[bc-gnso] gTLD Registry Price Increase - Proposed Changes in new DAG

George Kirikos icann at leap.com
Mon Oct 5 16:52:22 UTC 2009


On Mon, Oct 5, 2009 at 11:22 AM, Michael D. Palage wrote:
> Under the current unsponsored registry agreements, registries are required
> to provide registrants six months notice prior to raising price. This six
> month notice/safeguard was first proposed in connection the .COM registry
> agreement.

Yes, but those registries (.com/net/org/biz/info) have price caps in
place, in addition to the notice requirements.

> which I think we need to raise with staff. First, can ICANN staff point to
> the community comments that they reference in connection with initial/new
> registrations. I was not aware of these comments and could not find any
> reference to them after conducting a quick search this morning. However,
> given the sheer volume of public comments it is possible that I missed this
> comment(s). Does anyone else recall this proposed change; George this is an
> issue which you always closely.

I read through all the comments too, and don't recall anyone
specifically making that proposed change. I can't speak for staff, but
they might have seen that as a way of balancing the registries who
want unrestricted pricing, and the public who wants price caps. But,
as you suggested, I think they're making this up as they go along, and
are saying "here's what we came up with" rather than actually
following the community's input.

> Second, can anyone point to the basis for staff’s proposed change in
> connection with existing registration pricing. Given that this safeguard was
> a hot topic in connection with the .COM registry agreement, I think it would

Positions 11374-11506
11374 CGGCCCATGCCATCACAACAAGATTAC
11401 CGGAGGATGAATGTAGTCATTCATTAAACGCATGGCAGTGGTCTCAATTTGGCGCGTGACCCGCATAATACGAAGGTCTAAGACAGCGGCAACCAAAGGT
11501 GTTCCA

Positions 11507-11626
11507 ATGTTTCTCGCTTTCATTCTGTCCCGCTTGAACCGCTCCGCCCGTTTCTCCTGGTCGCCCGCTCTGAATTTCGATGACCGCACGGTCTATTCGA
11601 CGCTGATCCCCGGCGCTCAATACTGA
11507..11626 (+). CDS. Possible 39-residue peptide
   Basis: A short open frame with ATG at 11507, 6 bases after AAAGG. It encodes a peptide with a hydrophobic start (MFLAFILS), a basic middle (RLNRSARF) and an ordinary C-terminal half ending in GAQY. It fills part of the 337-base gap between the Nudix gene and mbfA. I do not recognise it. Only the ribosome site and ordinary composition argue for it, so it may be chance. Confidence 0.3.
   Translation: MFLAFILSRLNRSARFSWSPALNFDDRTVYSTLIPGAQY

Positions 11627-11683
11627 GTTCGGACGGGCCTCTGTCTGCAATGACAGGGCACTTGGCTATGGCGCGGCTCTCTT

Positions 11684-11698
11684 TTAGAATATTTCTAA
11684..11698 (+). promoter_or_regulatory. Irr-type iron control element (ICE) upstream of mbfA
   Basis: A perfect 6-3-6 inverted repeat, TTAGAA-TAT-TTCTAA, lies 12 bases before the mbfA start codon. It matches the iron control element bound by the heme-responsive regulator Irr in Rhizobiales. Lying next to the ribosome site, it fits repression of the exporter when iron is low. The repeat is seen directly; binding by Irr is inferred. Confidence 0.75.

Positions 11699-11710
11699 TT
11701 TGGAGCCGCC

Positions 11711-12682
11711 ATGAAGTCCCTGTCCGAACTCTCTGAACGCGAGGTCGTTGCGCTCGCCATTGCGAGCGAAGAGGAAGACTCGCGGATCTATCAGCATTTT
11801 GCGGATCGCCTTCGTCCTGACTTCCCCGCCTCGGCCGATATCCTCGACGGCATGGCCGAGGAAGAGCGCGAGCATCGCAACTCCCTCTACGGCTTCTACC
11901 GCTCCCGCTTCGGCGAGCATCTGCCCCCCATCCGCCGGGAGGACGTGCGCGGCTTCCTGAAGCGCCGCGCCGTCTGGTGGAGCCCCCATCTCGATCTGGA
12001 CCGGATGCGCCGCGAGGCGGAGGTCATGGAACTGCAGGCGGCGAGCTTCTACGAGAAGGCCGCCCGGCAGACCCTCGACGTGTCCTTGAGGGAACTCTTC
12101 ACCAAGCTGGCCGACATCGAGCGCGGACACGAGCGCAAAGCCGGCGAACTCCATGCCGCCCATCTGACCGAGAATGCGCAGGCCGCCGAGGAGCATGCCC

> benefit the community to have a broader discussion on this topic, and to
> understand the underlying basis of ICANN Staff recommendation.  Is this
> something that the broader membership agrees with?

I've long advocated that registry services should be tendered via a
competitive process for fixed periods of time to the lowest cost
provider that meets the terms of the tender, as nearly every
government contract is handled. That's what the NTIA/DOC/DOJ meant by
"competition", not this perverted concept that ICANN has pushed
forward over the objections of the public that 10,000 new gTLDs will
"compete" with .com --- they simply won't, they simply attract new
wanna-be monopolists, many of whom would be in it for a quick buck, to
gouge consumers through defensive registrations, cause consumer
confusion, etc..

That being said, the additional language that:

"[Registry Operator shall offer all domain registration renewals at
the same price, unless the registrant agrees to a higher price at the
time of the initial registration of the domain name following clear
and conspicuous disclosure of such renewal price by Registry

which for some reason was added in square brackets, would be a step
towards protection for registrants. However the language needs to be
tightened up even further (e.g. handling of transfers, and other
tricks registries would try, such as intentionally forcing domains to
be deleted for "alleged" abuse, in order to resell the name to a
higher bidder).

The need for hard caps is evident, though, as I can think of several
ways around the current language already. A simple cap of twice the
.com registry fees leaves ample room for real registry operators,
while eliminating much of the potential for abuse of registrants.


George Kirikos

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